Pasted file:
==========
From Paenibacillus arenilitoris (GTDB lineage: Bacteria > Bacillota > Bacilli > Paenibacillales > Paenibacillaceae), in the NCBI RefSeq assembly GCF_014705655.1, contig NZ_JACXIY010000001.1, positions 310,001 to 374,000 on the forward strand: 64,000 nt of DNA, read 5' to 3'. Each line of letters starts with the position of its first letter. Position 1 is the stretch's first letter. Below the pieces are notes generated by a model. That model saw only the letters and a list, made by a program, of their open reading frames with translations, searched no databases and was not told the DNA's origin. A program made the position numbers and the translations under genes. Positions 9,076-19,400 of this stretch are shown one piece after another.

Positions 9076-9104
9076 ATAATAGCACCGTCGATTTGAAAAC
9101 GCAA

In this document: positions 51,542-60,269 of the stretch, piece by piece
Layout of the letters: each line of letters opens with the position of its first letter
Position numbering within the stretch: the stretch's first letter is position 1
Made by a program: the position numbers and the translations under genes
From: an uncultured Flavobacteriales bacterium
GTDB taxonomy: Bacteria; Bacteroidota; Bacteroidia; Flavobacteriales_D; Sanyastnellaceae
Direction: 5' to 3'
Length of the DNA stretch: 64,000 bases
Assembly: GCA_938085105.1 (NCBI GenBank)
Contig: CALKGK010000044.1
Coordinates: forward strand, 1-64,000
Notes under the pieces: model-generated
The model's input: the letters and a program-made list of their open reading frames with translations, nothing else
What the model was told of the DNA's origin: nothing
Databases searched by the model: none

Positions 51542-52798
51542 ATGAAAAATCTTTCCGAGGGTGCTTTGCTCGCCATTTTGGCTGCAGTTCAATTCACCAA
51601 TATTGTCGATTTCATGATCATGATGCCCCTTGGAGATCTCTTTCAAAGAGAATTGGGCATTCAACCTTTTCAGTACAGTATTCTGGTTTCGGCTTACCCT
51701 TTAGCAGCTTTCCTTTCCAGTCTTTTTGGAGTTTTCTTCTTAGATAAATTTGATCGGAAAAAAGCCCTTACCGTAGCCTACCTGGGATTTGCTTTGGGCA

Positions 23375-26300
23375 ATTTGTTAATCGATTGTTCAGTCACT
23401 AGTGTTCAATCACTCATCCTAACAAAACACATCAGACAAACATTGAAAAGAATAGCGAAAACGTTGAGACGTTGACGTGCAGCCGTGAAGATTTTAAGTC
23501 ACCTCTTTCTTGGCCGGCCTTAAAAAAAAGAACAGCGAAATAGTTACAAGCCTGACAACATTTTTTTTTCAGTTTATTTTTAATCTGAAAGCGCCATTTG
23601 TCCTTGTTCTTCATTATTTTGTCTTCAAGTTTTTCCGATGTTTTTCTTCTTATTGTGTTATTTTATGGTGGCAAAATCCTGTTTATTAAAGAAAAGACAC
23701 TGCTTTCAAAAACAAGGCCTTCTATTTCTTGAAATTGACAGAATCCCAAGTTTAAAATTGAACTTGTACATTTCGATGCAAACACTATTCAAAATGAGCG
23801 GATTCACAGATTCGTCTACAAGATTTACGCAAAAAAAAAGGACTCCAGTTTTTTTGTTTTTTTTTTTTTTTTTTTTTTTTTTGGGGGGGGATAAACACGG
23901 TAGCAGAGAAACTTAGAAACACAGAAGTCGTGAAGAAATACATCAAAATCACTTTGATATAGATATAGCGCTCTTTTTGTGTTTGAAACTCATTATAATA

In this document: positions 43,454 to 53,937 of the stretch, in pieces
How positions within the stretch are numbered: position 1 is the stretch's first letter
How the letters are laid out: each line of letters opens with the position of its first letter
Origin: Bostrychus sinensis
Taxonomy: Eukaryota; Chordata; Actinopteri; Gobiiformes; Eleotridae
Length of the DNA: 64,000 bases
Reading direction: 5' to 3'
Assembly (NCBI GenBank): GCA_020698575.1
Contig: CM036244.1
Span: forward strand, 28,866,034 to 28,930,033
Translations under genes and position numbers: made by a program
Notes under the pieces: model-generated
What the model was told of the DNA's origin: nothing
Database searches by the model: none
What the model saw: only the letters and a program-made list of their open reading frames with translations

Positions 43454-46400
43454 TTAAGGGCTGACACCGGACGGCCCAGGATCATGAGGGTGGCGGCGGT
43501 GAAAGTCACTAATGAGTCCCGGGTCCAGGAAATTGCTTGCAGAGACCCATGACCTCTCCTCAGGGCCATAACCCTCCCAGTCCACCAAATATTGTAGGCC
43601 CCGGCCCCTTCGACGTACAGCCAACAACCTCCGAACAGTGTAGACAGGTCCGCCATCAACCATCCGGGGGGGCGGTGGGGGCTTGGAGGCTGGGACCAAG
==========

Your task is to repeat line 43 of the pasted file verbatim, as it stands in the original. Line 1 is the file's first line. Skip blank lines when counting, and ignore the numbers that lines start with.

Notes under the pieces: model-generated